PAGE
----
Heart of Gold
His garden was slightly uneven, slightly tiered
From early February’s putting on of scattered beauty –
Snowdrops and crocuses –
Through a cascade of shade and colour
His garden bloomed throughout the growing year.
Wild primroses, crocus and aubrietia
Then larkspur, delphinium and the beautiful bluebells
Carnations, cornflower and iris.
Tier after tier cultivated by a hidden gardener.
Until one early summer morning, right early,
I saw Alf padding about.
He was doing little but looking, dressed in carpet slippers
The high colouring of a boozer or of hypertension or both
I muttered a quick Hello’ and walked on.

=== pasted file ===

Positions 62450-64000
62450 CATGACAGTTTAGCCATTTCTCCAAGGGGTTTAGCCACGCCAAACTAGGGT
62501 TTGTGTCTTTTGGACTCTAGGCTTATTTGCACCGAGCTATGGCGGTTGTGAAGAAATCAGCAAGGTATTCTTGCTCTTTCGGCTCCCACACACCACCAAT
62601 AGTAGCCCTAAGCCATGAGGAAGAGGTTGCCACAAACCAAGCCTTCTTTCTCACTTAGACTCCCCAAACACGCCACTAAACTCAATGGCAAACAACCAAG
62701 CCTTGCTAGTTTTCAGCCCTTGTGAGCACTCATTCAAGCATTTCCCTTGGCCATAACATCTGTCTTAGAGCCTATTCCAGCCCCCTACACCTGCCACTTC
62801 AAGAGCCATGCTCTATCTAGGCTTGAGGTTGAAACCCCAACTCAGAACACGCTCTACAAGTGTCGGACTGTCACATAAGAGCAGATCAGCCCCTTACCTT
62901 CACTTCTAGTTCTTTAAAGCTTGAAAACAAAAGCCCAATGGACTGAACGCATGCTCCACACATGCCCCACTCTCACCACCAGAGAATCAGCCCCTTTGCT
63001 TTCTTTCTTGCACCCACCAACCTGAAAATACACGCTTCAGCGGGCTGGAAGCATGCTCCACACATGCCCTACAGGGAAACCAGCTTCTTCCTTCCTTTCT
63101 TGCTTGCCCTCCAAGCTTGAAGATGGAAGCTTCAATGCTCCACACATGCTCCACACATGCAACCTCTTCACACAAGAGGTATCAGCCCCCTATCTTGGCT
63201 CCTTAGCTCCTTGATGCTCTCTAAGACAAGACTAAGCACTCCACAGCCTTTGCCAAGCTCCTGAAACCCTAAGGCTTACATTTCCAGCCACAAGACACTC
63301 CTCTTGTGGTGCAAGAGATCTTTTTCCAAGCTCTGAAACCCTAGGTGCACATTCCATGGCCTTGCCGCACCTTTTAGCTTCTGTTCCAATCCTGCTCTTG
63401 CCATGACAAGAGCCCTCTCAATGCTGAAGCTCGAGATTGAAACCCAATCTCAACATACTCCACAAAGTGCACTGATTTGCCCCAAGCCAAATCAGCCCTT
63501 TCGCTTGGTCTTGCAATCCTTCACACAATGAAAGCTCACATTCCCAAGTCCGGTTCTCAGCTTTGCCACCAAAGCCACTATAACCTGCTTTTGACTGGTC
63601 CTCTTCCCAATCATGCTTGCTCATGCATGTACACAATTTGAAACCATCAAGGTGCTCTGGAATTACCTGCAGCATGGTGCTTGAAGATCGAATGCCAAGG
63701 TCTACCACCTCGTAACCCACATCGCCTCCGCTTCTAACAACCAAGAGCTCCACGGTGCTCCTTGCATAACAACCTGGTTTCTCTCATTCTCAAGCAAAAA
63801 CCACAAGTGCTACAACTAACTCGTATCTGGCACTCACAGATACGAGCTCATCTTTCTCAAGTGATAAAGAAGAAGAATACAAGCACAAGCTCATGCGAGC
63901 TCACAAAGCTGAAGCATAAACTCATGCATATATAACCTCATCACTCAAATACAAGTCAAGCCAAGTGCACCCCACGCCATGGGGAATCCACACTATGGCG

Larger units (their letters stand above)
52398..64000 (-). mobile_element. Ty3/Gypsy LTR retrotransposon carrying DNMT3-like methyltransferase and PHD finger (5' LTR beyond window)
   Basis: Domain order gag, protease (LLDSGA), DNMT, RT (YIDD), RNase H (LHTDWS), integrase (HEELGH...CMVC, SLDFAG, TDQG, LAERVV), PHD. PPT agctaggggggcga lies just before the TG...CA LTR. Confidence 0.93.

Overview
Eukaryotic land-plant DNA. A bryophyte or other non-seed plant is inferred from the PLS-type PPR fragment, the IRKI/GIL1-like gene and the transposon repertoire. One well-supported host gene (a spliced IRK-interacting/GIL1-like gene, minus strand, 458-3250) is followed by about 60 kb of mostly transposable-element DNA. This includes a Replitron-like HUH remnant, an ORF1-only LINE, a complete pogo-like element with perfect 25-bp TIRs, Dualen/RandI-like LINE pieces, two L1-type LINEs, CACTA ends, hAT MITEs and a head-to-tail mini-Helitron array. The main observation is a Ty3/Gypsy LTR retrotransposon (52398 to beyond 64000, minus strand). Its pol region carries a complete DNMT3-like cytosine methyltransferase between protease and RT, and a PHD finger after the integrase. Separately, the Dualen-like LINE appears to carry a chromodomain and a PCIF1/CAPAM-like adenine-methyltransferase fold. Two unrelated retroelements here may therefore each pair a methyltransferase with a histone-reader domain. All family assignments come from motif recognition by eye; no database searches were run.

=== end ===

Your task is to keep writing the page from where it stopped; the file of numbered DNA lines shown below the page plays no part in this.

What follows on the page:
Over our many, but too few by far, early morning chats after that
I discovered Alf – the more than occasional gardener –
Knew that the word ‘bungalow’ came from the Hindi
Word baṅglā meaning ‘belonging to Bengal’
He’d been in India during the long withdrawing roar
Of empire. All he’d wanted was to get back home after
Four years fighting the Japanese in Burma:
‘Why’d we bother?’ he’d said, ‘All those young lads, dead.”
“Aye, well must get on.” That was the last thing he said to me.
Looking at me as if he couldn’t believe the man he’d been…
Alf died last year and, as he’d foretold, all his spring bulbs
Were buried beneath a thick wad of concrete.
“For parking” his grandson curtly said..